A public library in Holland has been swamped with queries after unveiling plans to “lend out” living people, including homosexuals, drug addicts, asylum seekers, gipsies and the physically handicapped.
The volunteers will be borrowed by users of the library, in Almelo, who can take them to a cafeteria, and ask them any questions they like for up to an hour, in a scheme designed to break down barriers and combat prejudice.
The library’s director, Jan Krol, said yesterday he had been deluged with requests from prospective borrowers after his project was reported in the Dutch media.
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Almelo, a prosperous town of 72,000 people in the Twente region of east Holland, is not known as a hotbed of Amsterdam-style liberalism.
The people-lending scheme was conceived as a local project, designed to encourage the solid burghers of Almelo to make contact with members of ethnic minorities and other marginalised members of society but caught the imagination of the Dutch press.
“It has caused a lot of interest, a lot of people have already called with questions like: do I need a library card?” said Mr Krol.
Borrowers of people will not need a card, he said, though one will remain necessary for more prosaic items, such as books. There will be no fines for returning people late, he added.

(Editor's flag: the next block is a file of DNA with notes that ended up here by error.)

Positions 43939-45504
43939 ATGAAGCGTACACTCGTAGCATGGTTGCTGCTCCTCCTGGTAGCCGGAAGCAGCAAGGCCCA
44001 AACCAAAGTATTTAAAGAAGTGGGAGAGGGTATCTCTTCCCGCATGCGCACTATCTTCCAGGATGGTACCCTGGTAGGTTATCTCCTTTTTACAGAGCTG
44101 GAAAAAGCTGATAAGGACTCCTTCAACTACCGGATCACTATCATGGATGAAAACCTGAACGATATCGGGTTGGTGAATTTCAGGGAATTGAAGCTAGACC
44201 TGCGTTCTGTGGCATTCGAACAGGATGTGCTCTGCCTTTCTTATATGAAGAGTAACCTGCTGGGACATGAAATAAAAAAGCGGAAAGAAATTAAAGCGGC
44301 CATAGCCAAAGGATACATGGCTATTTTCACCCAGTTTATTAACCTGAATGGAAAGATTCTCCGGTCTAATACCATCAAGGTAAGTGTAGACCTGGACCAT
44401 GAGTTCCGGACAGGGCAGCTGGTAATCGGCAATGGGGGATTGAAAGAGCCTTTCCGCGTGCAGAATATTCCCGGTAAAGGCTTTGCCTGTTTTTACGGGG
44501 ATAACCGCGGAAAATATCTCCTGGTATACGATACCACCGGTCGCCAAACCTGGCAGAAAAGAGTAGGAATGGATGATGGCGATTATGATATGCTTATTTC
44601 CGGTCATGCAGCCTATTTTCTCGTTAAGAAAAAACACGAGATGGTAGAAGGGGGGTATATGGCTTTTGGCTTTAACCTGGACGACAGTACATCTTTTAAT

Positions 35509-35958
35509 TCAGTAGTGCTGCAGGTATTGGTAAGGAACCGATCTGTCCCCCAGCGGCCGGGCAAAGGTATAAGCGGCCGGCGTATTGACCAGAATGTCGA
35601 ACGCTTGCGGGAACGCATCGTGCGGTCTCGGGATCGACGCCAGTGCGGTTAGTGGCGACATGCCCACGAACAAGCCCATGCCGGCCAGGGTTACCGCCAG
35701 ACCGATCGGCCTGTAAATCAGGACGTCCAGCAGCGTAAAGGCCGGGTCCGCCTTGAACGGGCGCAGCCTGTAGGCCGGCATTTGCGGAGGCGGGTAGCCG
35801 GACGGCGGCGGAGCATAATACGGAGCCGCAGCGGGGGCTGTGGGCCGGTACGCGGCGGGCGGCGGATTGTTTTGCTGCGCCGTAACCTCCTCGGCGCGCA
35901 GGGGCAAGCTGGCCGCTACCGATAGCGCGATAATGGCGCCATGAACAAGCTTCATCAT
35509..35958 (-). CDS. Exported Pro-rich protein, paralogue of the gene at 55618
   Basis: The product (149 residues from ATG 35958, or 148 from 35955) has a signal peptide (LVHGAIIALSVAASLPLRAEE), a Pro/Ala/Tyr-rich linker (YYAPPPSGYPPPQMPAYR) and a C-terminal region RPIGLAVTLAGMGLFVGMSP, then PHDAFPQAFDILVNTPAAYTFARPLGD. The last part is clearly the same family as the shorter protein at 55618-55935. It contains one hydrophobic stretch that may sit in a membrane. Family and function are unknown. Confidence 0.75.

“Most meetings will last 45 minutes, we imagine. You can ask anything you like, but racist or strong language is not allowed. To avoid unpleasantness, all meetings must take place in the library cafe’.”
Mr Krol, who said he was inspired by a similar scheme in Sweden, has already filled many of his volunteer slots, and hopes to launch the project next month.
He said: “I’ve got several gay men, a couple of lesbian women, a couple of Islamic volunteers, I’ve got a physically handicapped woman, and a woman who has been living on social security benefits for many years in real poverty. “
Mr Krol said he was especially keen to find members of Holland’s small Roma gipsy community after a recent attack on two gipsy families in the city of Enschede.
Under the scheme, photographs and short biographies of the volunteers will appear in the library, and on its website. Library users who wish to take a person out can apply for an appointment. Mr Krol said he had not cleared the scheme with his municipal bosses.
“Oh, I never ask the council before I do anything,” he said. “And there are no costs at all, only two cups of coffee.”